"That said, it does not appear as though she has really distinguished herself. My own impression is that the other candidate with no political experience, Andrew Yang, has made more of a ripple. But no one would list either on a list of the likeliest nominees."

Getting on the debate stages is a "must" for Williamson, Kondik added. 

"If Williamson has a moment in this campaign, it may be that something from the debates will cause it," he said. 

Last week, the website FiveThirtyEight declared Williamson a "major" presidential primary candidate after she met several criteria that could include staffing, media coverage and Google search traffic.

Williamson embraced the nod from FiveThirtyEight, saying it gives her campaign more credibility. 

"We're like 'The Little Engine That Could.' And so, you know, we get there when we get there," she said. 

"Every time you get an establishment nod such as that it's a good thing because,
obviously, I'm not in the club."

"I challenge the idea that only those whose careers have been entrenched for decades, in the system that drove us into this ditch are the only people we should possibly consider qualified to drive us out of it."

Democratic presidential hopeful Marianne Williamson campaigns in Fairfield, Iowa.

'Detroit a piece of my heart'

Williamson's campaign raised over $1.5 million during the first quarter of the year, including nearly $1 million from small-dollar donors.

She raised at least $19,000 from Michigan donors — ranking sixth in fundraising in the state ahead of bigger-name candidates such as Beto O’Rourke, the former Texas congressman, and Sen. Kirsten Gillibrand of New York, both of whom have campaigned in Michigan.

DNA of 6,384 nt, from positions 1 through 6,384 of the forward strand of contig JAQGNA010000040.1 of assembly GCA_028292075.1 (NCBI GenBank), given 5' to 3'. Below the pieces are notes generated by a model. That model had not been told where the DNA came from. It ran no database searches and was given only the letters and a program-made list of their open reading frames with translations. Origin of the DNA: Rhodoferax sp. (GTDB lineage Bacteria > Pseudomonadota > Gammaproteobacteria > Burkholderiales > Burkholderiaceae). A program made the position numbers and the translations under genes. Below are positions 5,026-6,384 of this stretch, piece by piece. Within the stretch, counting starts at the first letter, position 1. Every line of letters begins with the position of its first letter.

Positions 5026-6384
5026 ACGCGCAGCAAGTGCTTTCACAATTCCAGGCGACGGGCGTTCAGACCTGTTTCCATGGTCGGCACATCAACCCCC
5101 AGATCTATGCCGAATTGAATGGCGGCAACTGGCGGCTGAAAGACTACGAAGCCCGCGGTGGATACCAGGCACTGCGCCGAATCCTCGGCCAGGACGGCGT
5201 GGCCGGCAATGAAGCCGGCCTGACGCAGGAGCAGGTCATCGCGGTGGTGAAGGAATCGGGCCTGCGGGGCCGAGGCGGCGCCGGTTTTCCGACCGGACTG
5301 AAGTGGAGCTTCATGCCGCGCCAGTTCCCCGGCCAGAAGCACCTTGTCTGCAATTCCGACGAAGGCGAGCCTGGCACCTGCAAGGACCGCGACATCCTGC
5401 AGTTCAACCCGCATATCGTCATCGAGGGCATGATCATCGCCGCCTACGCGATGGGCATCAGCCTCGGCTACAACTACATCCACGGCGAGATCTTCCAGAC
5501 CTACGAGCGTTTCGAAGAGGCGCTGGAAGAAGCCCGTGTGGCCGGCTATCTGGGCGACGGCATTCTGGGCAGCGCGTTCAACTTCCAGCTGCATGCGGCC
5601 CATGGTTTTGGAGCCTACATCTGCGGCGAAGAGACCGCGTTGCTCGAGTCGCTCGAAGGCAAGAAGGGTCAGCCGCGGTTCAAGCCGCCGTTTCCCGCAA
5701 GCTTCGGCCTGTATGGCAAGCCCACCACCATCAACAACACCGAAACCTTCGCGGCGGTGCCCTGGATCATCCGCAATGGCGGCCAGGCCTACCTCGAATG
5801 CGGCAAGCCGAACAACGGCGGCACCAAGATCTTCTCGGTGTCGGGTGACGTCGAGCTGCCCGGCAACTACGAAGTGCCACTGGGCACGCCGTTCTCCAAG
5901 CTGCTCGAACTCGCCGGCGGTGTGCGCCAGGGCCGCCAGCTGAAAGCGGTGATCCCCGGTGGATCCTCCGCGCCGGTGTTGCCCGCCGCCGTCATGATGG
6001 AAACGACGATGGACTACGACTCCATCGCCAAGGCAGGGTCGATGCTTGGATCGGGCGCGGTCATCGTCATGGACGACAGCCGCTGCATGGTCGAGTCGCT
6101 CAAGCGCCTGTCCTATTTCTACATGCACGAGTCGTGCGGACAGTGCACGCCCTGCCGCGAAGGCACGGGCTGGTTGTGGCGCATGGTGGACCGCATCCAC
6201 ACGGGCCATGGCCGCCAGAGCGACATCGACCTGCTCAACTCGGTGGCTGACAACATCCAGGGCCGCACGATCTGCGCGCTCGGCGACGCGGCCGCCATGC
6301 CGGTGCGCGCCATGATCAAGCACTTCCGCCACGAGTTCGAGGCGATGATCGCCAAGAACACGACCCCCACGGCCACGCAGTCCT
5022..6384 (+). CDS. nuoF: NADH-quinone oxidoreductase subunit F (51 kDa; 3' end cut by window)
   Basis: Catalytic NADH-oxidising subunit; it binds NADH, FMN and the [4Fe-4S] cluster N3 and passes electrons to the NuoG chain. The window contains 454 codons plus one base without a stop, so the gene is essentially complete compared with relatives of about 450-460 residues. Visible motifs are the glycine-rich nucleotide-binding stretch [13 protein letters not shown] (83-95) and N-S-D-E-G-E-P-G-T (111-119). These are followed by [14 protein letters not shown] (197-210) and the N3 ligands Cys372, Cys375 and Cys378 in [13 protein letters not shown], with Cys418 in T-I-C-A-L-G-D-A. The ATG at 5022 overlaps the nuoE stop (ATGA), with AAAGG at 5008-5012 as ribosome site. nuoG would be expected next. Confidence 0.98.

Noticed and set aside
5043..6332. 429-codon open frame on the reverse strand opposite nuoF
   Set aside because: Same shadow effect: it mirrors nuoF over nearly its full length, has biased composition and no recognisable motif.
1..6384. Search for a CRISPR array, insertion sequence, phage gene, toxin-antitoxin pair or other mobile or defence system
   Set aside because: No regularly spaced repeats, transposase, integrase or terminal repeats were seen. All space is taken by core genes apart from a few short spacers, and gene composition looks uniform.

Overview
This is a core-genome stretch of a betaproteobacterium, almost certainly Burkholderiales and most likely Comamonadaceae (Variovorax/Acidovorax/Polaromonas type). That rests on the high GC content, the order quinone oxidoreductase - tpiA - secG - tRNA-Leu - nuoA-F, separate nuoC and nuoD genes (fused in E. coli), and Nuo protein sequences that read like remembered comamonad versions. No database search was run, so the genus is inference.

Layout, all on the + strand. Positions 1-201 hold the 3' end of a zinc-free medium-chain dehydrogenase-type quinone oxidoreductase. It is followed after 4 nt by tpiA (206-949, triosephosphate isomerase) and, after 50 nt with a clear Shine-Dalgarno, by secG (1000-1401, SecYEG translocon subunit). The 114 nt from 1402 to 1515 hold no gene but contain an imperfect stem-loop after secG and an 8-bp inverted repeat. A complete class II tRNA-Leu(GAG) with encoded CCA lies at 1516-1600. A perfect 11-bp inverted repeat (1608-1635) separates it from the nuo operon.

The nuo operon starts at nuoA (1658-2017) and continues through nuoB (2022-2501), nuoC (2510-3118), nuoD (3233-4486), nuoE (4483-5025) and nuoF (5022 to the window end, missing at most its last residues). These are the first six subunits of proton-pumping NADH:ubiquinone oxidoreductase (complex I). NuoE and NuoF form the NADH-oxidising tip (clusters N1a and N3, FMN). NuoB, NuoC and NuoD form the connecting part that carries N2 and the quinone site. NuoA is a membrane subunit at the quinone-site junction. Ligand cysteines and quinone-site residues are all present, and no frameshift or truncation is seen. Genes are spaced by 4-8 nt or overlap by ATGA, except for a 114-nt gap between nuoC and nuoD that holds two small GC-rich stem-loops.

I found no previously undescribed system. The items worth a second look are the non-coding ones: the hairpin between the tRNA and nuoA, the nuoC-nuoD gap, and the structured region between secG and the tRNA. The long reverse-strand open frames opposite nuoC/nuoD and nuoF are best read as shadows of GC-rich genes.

"That makes me happy," Williamson said. "I was there for a long time, and I made very dear and lasting friendships. Detroit is a piece of my heart."

Over the years Williamson has promoted feminist issues, racial reconciliation, love and forgiveness. Her policy platform includes support for the single-payer Medicare for All, the Green New Deal and "long overdue" reparations for slavery. 

She also wants to establish a cabinet-level Department of Children and Youth to address the needs of America’s children and families. 

At campaign stops, she talks about helping American children living in chronic trauma — from elementary school children on suicide watch to schools lacking adequate supplies. 

"Many of these children live in what's called America's domestic war zones, where the violence in the street, families, communities, schools is so great that psychologists say the PTSD of a returning veteran from Afghanistan or Iraq is no more severe," Williamson said.

"All the political establishment does is to normalize the despair of these children. I think they should be rescued no differently than if we were rescuing them from a natural disaster." 

'Shine light on prejudice'